Navy Reserve Lt. Cmdr. James Nash, the pharmacy officer in charge for the DAEOC Tri-State Innovative Readiness Training (IRT) 2019, counts medicine tablets June 13, 2019, during the IRT at Ballard Memorial High School in Barlow, Ky. Nash is the on-site pharmacist for the Barlow location and the only pharmacist assigned to this IRT training mission. (U.S. Air National Guard / Senior Airman Sarah M. McClanahan)

Editor's note: This article by Patricia Kime originally appeared on Military.com, a leading source of news for the military and veteran community.

For those who saw a loophole, it was easy money.

In 2013, a handful of pharmacy companies that make compounded medications — personalized dosages or formulas normally crafted for patients who can't tolerate certain ingredients — discovered they could make treatments such as pain and scar creams, wound ointments and erectile dysfunction drugs, and market them to patients enrolled in Tricare.

Then, they could bill the government a hefty sum, between $400 and $10,000 per prescription, making enough to cover the cost of beneficiaries' co-payments, provide kickbacks to participating physicians and middlemen, and generously pad their own pockets.

When the Defense Health Agency's losses caused by these specious prescriptions topped nearly $1.5 billion in the first half of 2015, the Pentagon moved to restrict its coverage of all compounded medications.

And the Justice Department began pursuing the unscrupulous pharmacists, doctors, marketers and salesmen involved, including military troops who saw the largest case of medical fraud in the Pentagon's history as a chance to make cash on the side.

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A former pharmacist from Irving has been sentenced to two years in federal prison for his role in a health-care kickback scheme that scammed the military's insurance program out of more than $100 million, court records show.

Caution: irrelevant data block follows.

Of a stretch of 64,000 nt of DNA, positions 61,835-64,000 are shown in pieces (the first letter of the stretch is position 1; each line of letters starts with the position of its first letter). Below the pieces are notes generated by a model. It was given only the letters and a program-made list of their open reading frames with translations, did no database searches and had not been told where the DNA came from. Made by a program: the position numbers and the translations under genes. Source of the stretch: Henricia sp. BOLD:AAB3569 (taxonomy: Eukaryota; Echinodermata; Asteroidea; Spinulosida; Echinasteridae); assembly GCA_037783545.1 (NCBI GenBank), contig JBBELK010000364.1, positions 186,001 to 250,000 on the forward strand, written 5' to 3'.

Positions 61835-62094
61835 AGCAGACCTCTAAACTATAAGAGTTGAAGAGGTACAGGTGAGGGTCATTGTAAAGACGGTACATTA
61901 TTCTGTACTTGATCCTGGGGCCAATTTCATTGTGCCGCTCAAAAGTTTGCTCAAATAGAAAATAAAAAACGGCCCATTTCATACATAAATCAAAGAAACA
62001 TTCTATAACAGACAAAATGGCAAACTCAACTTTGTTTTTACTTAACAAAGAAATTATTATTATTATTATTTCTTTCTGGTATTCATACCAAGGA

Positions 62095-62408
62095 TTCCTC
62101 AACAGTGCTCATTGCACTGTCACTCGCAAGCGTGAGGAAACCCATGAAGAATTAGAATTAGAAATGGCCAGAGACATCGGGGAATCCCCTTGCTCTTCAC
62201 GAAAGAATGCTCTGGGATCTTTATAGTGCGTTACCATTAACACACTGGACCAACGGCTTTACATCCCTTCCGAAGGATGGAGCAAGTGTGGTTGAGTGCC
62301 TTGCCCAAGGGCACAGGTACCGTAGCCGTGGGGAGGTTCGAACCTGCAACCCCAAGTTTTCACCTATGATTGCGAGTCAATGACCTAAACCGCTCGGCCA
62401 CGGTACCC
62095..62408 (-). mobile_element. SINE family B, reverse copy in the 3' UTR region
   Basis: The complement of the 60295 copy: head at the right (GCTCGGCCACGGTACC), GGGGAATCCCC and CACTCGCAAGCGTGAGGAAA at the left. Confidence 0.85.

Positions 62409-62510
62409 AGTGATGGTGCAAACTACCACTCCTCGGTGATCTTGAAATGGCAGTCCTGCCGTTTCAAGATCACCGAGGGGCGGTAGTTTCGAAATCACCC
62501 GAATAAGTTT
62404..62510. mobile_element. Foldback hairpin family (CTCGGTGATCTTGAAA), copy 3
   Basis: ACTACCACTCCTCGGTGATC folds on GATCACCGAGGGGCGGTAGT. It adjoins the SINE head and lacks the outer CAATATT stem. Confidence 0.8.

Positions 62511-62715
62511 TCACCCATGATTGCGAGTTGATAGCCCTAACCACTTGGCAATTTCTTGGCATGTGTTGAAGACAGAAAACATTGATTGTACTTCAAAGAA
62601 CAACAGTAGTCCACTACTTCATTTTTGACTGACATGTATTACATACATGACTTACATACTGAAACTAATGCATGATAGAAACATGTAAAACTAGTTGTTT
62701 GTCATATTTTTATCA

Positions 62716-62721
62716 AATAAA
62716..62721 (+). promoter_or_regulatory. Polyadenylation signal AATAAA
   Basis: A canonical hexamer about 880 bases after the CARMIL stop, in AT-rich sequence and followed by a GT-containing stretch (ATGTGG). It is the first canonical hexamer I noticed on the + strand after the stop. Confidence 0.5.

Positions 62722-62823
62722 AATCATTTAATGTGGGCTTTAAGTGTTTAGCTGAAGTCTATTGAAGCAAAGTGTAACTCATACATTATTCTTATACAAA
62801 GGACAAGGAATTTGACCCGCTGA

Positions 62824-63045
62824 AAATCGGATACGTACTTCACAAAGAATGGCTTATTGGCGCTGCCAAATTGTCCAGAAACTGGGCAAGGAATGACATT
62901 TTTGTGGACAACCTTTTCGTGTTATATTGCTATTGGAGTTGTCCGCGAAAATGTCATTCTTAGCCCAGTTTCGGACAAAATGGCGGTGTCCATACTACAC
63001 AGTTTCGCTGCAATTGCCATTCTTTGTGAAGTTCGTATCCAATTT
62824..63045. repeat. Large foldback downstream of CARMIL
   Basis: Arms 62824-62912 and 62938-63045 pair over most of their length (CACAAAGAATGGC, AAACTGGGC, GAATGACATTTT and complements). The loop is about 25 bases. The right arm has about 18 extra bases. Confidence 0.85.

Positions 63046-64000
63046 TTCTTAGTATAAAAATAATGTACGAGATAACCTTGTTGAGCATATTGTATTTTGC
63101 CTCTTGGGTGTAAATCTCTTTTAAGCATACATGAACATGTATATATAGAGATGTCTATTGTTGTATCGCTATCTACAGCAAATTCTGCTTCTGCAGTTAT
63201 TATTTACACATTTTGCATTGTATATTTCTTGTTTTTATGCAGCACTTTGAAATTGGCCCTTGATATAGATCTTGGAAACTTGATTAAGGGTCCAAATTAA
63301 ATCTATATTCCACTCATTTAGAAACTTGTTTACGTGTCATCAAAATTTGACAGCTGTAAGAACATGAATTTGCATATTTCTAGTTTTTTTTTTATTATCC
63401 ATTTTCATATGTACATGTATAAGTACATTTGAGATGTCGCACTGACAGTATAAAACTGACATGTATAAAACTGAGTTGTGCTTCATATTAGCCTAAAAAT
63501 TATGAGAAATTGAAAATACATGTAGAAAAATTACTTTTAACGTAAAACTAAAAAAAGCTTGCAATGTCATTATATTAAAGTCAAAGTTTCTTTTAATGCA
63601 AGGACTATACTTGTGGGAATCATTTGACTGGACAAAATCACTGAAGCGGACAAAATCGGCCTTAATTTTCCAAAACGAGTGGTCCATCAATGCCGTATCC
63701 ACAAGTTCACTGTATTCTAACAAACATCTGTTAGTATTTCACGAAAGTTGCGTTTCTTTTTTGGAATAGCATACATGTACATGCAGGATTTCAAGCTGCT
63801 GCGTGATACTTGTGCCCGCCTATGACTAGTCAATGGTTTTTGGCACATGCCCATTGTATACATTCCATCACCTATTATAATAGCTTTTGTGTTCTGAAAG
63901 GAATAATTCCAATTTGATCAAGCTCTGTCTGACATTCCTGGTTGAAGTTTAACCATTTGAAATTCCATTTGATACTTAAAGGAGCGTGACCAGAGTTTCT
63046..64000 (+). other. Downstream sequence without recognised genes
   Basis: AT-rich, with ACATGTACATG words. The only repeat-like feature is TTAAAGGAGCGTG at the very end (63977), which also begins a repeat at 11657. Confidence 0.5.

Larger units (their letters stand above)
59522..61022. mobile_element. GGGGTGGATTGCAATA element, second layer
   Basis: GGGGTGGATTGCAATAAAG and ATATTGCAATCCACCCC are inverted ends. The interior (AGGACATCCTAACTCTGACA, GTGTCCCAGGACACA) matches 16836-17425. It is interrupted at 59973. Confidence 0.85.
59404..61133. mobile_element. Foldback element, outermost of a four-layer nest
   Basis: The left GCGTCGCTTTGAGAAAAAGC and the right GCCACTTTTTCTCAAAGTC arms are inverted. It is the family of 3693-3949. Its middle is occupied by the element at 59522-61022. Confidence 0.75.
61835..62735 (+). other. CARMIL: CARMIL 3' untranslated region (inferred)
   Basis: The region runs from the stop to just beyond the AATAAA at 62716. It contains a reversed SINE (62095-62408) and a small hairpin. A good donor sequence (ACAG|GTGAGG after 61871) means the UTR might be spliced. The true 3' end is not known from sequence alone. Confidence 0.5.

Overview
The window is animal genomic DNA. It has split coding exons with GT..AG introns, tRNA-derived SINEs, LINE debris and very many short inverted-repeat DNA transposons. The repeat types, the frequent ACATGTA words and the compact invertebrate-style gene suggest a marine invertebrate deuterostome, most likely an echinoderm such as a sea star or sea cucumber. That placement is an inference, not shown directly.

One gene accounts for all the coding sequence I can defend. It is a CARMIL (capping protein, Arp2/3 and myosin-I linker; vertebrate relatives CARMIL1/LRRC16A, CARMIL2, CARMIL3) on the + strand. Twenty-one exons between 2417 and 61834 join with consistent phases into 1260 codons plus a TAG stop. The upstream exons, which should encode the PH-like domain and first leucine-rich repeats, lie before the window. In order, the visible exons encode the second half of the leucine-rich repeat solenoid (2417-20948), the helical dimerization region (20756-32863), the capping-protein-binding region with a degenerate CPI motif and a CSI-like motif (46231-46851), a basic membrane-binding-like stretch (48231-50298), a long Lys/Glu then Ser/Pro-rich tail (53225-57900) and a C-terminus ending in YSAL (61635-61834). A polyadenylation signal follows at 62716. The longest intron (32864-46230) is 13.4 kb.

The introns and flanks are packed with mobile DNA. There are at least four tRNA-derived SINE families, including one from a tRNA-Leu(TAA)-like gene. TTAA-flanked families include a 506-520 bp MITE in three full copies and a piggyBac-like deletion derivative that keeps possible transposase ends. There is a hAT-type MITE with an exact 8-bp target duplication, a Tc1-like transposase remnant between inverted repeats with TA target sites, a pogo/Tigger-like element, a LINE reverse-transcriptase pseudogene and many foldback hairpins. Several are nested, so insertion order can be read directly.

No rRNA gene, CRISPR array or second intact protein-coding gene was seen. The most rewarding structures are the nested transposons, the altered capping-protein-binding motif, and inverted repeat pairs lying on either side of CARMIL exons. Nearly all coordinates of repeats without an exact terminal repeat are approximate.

Ravi Morisetty, 44, is one of 13 defendants, including doctors and marketers, in the Trilogy Pharmacy case, and he is the first to be sentenced. He pleaded guilty last year to his role in the fraud.

The pharmacy's two owners, Jeffrey Fuller and Andrew Baumiller, also have pleaded guilty in the case and are awaiting sentencing.

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A morale patch on the backpack of U.S. Air Force Command Chief Master Sgt. Thomas James, senior enlisted advisor to the California Military Department adjutant general, reads that the fun meter is set to max during his visit to Camp San Luis Obispo, California, as part of a Federal Legislative Field Day, Sept. 18, 2018. (U.S. Air National Guard/Senior Airman Crystal Housman)

Allegations of retaliation against whistleblowers in the California National Guard are more widespread than the complaints made at a Fresno air base that led to a dramatic leadership shakeup of the organization earlier this month, The Times has found.

Interviews with current and former Guard members and an examination of internal documents show that complaints go well beyond Fresno and extend to the army side as well. The allegations have come from fighter pilots, a top military prosecutor, Special Forces officers and a colonel who hoped to head the organization.

They allege a pattern of both retaliation against whistleblowers and others who accuse their superiors of misconduct and a failure of the Guard's justice system to protect them.

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(DoD photo)

Thomas Brock, a South Carolina man who betrayed his wife, double-crossed a friend and cheated the federal government of more than $150 million in military construction contracts, will be going to federal prison for 51 months.

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Jill Loftus, director of Department of the Navy (DON) Sexual Assault Prevention and Response Office (SAPRO), speaks to guests at the 2017 DON SAPR Training Seminar. (U.S. Navy/Mass Communication Specialist 3rd Class Michael Lopez)

The former director of the Navy's sexual assault and prevention office wasted government resources for years by taking official trips primarily for personal reasons, including what amounted to two family vacations in Hawaii, the Defense Department's Inspector General said in a recent report.

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A federal grand jury in Denver has indicted three people — a U.S. Air Force major, a veteran National Security Agency agent and the owner of a private government contractor — in an alleged $1.5 million bid-rigging scheme.

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